Today, Nov. 15, 2013, the latest in modern console gaming drops. The Playstation 4 features 8G of RAM, a 1.84 teraflop graphics chip, a 500G hard drive and an eight core CPU running somewhere in the neighbourhood of 1.6 GHz per core.
Now, follow me back through the murky mists of time. Here, just put your hand on my arm, I’ll lead you through. Watch out, don’t trip over that original Playstation, it’s grey and hard to see in this fog. Look, there’s Panasonic’s 3DO Real console, that monster is hard to miss. Be careful not to trip over those joystick cords for the Atari VCS. Wait… ah, here we are.
The Odyssey, released by Magnavox in 1972. Developed at military contractor Sanders Associates by Ralph Baer, it was the very first home video game console. The Odyssey didn’t have gigabytes of RAM, nor a graphics processor, nor a multi-core processing unit. It didn’t have ANY CPU or any of that other stuff; inside it was a board made up of discreet components like capacitors, resistors and transistors. Its black and white graphics were so rudimentary that packaged with the console were mylar overlays you would slip onto your TV screen to simulate various backgrounds. You then played virtual Ping Pong, or shot at dots with an available light gun accessory. The Odyssey didn’t transport you onto a fully-rigged sailing ship as you plied the green waters of the Caribbean, nor did it place you on a frantic battlefield full of soaring jet fighters or rumbling tanks.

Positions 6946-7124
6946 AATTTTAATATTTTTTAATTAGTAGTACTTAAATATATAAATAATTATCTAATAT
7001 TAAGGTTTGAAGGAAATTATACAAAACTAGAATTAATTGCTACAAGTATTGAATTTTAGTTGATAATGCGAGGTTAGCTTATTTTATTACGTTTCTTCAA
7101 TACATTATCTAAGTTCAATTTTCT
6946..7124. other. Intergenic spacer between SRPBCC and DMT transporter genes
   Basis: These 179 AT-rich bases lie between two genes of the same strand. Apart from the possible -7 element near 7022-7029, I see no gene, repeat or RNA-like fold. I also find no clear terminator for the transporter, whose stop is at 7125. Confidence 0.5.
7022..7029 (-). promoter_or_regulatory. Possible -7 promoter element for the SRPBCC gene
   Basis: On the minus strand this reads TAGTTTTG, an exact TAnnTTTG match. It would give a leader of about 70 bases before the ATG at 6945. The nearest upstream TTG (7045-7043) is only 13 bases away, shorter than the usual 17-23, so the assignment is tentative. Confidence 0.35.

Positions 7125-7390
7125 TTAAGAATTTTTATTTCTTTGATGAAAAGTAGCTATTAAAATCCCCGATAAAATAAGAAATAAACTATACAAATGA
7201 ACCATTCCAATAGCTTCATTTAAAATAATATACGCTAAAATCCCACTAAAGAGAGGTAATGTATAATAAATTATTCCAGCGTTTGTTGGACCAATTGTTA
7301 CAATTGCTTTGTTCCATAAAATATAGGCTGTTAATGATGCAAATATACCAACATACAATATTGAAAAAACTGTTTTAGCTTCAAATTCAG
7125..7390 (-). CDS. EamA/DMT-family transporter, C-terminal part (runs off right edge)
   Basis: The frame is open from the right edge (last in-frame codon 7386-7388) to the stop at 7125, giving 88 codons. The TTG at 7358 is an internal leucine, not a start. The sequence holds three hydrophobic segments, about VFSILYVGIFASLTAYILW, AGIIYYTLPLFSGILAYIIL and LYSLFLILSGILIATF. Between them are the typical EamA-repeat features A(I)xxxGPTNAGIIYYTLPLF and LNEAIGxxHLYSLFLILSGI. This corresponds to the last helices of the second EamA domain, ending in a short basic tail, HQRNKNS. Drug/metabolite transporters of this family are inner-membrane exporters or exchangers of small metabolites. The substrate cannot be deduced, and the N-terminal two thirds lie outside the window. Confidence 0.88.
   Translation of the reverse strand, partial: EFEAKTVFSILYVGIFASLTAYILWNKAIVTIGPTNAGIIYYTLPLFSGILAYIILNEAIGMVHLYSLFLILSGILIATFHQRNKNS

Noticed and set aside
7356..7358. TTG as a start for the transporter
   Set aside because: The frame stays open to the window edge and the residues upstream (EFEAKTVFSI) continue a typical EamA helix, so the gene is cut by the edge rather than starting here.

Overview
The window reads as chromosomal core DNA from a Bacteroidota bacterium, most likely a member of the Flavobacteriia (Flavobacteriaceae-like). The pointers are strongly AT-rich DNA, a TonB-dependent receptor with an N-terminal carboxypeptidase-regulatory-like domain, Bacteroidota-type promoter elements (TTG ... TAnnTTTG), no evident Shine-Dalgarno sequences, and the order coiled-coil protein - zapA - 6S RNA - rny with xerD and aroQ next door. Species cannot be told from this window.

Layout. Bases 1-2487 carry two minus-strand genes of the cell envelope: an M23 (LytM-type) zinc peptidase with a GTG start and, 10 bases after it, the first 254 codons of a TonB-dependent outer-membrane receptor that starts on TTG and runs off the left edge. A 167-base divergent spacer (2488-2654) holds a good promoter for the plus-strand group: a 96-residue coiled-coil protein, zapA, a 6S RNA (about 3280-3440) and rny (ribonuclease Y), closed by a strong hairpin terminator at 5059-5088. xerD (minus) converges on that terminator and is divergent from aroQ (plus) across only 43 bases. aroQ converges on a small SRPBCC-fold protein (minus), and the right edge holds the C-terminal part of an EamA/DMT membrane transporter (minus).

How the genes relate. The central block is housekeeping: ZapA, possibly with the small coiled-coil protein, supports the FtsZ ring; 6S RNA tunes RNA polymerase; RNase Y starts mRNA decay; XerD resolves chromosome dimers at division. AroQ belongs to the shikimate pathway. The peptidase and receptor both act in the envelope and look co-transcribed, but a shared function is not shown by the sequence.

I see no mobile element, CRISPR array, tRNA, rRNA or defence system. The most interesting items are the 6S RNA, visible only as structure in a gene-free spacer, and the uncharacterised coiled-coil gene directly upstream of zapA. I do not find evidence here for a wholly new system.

The Odyssey did, however, take the first tentative step towards those later worlds. It was the starting point, with the PS4 and Microsoft’s Xbox One as the current destination. We will keep moving forward, but on these occasions, it’s good to also take a look back at where we’ve been.
For more information on the Odyssey, consult your local Dot Eaters article.